Underwater viewing pane in hull ?

Discussion in 'Boatbuilding' started by boony, Jun 12, 2007.

  1. boony
    Joined: May 2006
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    boony Junior Member

    Hi all,

    I'd like to put a viewing pane in the bottom of the hull just for the pleasure of looking underwater. Maybe a bit radical for alot of people but anyway it would be quite small, about 20 x 15cm. I've seen one on a Sydney based racing yacht and it was used to check the canting keel.

    Anyone with experience of this ?

    Several questions :

    Safety and leaks ?

    Material ?

    Underwater growth ? Obviously I can't use antifouling. Can I expect a couple of weeks use in Sydney Harbour (sub-tropical) before having to dive overboard to wipe the slime off ?

    Or am I just nuts :p
     
  2. Bergalia
    Joined: Aug 2005
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    Bergalia Senior Member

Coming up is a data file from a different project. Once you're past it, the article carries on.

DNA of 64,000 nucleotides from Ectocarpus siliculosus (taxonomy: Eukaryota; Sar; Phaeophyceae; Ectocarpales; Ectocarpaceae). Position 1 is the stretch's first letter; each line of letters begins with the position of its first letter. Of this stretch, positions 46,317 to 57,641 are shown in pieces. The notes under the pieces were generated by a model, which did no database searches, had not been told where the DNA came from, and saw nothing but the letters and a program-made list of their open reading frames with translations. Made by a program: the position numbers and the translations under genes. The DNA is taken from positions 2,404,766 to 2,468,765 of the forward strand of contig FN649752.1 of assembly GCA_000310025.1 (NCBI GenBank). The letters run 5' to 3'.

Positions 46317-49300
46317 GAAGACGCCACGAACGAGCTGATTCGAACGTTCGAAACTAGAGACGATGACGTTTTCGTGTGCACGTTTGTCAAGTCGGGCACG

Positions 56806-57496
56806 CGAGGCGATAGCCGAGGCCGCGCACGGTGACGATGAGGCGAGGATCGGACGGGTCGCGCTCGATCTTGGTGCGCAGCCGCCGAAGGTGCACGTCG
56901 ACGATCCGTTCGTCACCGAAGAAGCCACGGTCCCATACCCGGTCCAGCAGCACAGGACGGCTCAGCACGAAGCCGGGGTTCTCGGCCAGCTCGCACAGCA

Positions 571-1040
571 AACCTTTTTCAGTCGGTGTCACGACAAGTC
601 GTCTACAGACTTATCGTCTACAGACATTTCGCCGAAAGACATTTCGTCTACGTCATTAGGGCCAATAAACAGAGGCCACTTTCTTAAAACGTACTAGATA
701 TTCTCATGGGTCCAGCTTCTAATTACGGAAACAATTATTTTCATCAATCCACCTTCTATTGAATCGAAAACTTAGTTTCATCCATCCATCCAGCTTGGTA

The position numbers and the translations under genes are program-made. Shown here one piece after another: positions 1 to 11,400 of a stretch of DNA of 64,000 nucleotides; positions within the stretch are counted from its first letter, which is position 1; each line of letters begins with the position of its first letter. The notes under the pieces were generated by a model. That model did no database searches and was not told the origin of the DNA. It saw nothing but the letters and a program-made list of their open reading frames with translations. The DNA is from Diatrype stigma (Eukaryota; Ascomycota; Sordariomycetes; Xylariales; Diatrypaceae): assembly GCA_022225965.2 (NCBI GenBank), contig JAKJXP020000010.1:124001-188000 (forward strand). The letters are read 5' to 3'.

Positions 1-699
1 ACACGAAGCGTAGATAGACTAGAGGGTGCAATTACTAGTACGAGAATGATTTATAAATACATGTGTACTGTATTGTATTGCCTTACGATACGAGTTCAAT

Underwater viewing pane.

    Just nuts boony.

    Not worth the trouble when a plastic bucket with a perspex bottom inset will do just as well. No worries about leaks of hull weak spots, growth etc. On top of that it's more manouvreable than the hull.
     
  3. boony
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    boony Junior Member

    But what about staring at the little mermaids from the comfort of my bunk :D
     
  4. charmc
    Joined: Jan 2007
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    charmc Senior Member

    boony,

    The racing yacht example involved people feeling a need to see structure below while at speed. The other example of vessels with clear viewing panes are tourist boats. Both have income streams to pay for frequent hauling and maintenance.